November 2007 - Posts

Yes we're doing it again. SQLBits (www.sqlbits.com) will be back on the 1st March at The Lakeside Conference Centre in Birmingham.

Its a bigger venue than TVP so we shouldbe able to let more people attend.

Registrations aren't open yet but if you register on the site we will let you now when it does open.

In the meantime if you want to submit a session then please do so following the instructions here.

http://www.sqlbits.com/information/SessionSubmission.aspx



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Following my preview two posts about using filter and with IN in the multivalue parameters. Rob Farley has posted a bit more detail on how Reporting services cheats.

http://msmvps.com/blogs/robfarley/archive/2007/11/23/how-multi-value-query-parameters-in-ssrs-are-treated-by-sql-server.aspx

It would be good if it still used parameterised SQL but it doesn't it hard codes the values and thus causes an adhoc SQL statement and so a completely unique plan. Oh dear.

Read Rob's post for more details.



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One of the most common requests I've seen when people write queries for applications is to be able to pass a delimited list of values and use it in an IN clause, i.e.

create procedure up_OrdersGetByIds

  @orderIds varchar(100)

as

begin

select orderId, orderDate

from dbo.OrderDetails

where orderId in (@orderIds)

go

exec up_OrdersGetByIds '1,23234,2232,12233'

 

However you will be told this is not possible. You have to split your delimited list into values either use a subquery or a derived table to do the filter i.e. 

create procedure up_OrdersGetByIds

  @orderIds varchar(100)

as

begin

select orderId, orderDate

from dbo.OrderDetails

where orderId in (select id from dbo.split(@orderIds))

go

 

However if you are using reporting services you can do the the first one, when the parameter is a multi valued parameter. You may ask how come reporting services can do it and I can't in my application.

Well the reason is that RS is cheating.

It takes the query, identifies that you are using the parameter with and IN clause and then when it runs the query it breaks down the parameter into individual ones so the query then becomes.

create procedure up_OrdersGetByIds

  @orderIds varchar(100)

as

begin

select orderId, orderDate

from dbo.OrderDetails

where orderId in (@orderId1, @orderId2, @orderId3, @orderId4,....)

 

I was really surprised by this and the documentation isn't all that clear, but it works. I wonder whether in Kamai they will support the new table valued parameter. I will need to go and find out.



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So we all like to knock Microsoft now and again. And we al like to find bugs, however I've seen lately lots of submissions to connect (http://connect.microsoft.com/SqlServer) that aren't bugs and could be resolved by posting to a forum.

What benefit do you have posting to the forum,

  • You get notified of all responses
  • MVPs and anyone else can respond
  • The forums will build up to have all the common issues and so you should be able to find your answer easier.
  • You can find the Katmai forums here http://forums.microsoft.com/MSDN/default.aspx?ForumGroupID=428&SiteID=1

    If no one can resolve your issue and it is a bug then if you raise a bug and link to your forum post the item will probably get better consideration because of the discussion that is likely to have taken place on the forum.

     



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    Posted by simonsabin | 3 comment(s)
    Filed under:

    Just to get some buzz going, we will be making an anouncement in the next week about the next SQLBits. So if you're interested in doing a session then start thinking up ideas before al those christmas parties kick in.

    We've taken on board lots of your feedback from the last one so this one should be even better.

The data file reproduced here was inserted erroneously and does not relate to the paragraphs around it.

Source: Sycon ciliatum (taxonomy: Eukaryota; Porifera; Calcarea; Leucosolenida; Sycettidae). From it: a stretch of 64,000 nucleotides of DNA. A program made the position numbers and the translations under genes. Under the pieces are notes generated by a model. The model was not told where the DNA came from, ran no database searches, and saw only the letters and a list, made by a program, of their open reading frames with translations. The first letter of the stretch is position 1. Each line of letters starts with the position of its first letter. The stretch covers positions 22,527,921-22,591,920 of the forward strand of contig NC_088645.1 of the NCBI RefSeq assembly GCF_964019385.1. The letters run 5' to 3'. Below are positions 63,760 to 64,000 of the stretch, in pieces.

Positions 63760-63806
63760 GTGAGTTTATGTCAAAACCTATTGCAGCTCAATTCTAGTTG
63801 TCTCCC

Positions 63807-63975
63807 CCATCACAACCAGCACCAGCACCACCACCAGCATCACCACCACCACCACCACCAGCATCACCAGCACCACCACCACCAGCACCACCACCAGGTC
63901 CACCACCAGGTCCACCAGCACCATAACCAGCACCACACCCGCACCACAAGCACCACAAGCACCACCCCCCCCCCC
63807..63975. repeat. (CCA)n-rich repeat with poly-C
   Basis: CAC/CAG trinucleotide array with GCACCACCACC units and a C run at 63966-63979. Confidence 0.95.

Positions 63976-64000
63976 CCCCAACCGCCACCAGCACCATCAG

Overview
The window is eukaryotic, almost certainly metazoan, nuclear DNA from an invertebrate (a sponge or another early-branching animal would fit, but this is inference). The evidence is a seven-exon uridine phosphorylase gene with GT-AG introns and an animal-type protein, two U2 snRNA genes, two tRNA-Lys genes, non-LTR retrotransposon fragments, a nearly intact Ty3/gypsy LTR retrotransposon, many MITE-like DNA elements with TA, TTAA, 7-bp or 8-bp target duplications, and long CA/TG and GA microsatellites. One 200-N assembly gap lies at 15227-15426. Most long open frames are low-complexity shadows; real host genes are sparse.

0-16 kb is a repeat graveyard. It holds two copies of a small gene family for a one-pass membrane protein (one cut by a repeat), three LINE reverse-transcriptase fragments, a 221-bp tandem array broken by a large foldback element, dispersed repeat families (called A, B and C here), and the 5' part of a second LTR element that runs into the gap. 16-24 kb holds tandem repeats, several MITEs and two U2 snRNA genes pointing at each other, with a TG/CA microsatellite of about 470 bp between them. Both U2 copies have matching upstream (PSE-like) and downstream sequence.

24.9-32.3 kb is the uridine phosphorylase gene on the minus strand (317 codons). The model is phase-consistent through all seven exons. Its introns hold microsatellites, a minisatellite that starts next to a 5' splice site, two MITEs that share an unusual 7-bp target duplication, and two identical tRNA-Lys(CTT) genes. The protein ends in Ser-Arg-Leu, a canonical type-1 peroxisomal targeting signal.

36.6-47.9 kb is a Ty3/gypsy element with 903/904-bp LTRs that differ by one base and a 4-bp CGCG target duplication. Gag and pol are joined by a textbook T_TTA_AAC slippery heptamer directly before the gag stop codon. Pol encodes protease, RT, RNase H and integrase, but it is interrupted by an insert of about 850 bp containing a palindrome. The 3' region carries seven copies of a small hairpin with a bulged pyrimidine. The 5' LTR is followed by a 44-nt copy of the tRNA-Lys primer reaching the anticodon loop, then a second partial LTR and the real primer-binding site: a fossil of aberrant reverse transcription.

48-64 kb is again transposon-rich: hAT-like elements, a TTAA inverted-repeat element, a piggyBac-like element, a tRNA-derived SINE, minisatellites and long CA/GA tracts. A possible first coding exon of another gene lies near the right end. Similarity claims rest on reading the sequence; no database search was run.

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    Posted by simonsabin | with no comments
    Filed under:

    I've been delving into the world of MDX recently and it is another world. You really have to get your head thinking all sorts of different ways to try and grasp the tuples, slices, hierachies etc.

    What writing calculated measures I have often found the result not to be what I expected.

    This is often due to me navigating the wrong hierarchy, naming something wrong or navigating to a the wrong place in a dimension. For example if you want the last an average of the last 12 months, then you need to find the period that is 12 months before the current one. Functions like parallel period help in allowing you to specify just that, however I found that for a fiscal calendar of 544 (weeks). It wasn't working, the number where incorrect.

    Aggregate({ParallelPeriod([Date].[Date Hierarchy].[Year],1,Date.[Date Hierarchy].CurrentMember):Date.[Date Hierarchy].CurrentMember}

    So where do you start in resolving this. The key is to start from the bottom and work up. In this case I need to check that the period returned by ParallelPeriod was the right one. You can't just use the ParallelPeriod as that returns a member and not a value. The trick I started using was to create a calculated measure that returned the name of the member, simple really.

    So my calculated measure was something like,

    ParallelPeriod([Date].[Date Hierarchy].[Year],1,Date.[Date Hierarchy].CurrentMember).Name

    This is also useful if you spell something wrong, because you won't get an error if you reference a level. So if you break down your main calculation and you still get (null) it means you've navigated into a blackhole, where nothing exists. In my case I'd done the cut and paste error in copying between my normal date hierarchy and the fiscal one. The Fiscal one doesn't have a [Year] level it has a [Fiscal Year] level.

     



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    Filters are not always a good thing in reports as it generally indicates you are getting more data back from the database than you need. However I often find that I want to use virtually the same data in a report jst formatted differently, i.e. a chart, a table, etc. This is were filters come into their own.

    You can filter on many things in a report. Generally these are anything that has a set of data, i.e. a table, a group, a series for a chart.

    I recently wanted to filter using the IN operator, but couldn't find out how.

    I guessed based on previous experience that a delimted lst of values probably wasn't going to cut it. So I took my delimited list and used the SPLIT  function on it. This returns an array, and it works.

    I can only guess that RS loads the array into a dictionary object and does a lookup against it. For that reason it needs an array that it can loop over to load into the dictionary.